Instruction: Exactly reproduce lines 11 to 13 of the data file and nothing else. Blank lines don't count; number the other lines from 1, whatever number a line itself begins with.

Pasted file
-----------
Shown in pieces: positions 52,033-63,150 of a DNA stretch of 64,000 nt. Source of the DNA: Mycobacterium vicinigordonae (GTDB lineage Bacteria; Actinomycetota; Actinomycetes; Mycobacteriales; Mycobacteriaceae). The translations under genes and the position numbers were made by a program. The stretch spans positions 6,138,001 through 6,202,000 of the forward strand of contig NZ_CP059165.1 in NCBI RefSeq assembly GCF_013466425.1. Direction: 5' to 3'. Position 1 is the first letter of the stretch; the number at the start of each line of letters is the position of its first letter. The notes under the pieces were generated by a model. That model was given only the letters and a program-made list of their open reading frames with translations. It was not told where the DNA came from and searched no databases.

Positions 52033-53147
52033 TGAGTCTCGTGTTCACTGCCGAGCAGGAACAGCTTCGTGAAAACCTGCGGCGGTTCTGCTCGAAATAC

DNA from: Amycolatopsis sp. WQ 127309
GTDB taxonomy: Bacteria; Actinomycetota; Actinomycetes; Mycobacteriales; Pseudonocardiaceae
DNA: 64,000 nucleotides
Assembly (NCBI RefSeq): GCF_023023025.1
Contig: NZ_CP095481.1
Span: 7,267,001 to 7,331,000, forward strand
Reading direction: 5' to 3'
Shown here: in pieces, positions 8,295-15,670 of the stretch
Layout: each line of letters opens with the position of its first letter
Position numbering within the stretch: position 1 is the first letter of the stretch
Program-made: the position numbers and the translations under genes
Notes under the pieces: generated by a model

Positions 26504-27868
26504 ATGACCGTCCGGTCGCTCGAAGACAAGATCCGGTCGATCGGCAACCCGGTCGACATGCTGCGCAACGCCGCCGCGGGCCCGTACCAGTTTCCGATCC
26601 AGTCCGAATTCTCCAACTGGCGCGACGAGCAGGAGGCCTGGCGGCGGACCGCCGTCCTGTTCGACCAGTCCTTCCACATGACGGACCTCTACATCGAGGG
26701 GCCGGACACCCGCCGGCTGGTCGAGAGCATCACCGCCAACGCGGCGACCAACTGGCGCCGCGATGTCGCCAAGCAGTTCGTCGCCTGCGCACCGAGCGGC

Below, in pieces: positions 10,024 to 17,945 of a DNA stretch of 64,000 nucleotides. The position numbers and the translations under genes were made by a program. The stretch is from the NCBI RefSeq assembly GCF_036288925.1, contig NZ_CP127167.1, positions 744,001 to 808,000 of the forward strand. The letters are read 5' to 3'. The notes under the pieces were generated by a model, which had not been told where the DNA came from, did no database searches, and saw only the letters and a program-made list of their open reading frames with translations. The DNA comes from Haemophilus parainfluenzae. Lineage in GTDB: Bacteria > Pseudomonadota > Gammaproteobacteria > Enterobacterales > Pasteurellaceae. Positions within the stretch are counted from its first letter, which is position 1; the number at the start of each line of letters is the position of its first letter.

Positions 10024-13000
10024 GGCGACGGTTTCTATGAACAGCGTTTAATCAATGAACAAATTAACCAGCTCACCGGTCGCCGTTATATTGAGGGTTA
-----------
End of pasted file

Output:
Shown here: in pieces, positions 8,295-15,670 of the stretch
Layout: each line of letters opens with the position of its first letter
Position numbering within the stretch: position 1 is the first letter of the stretch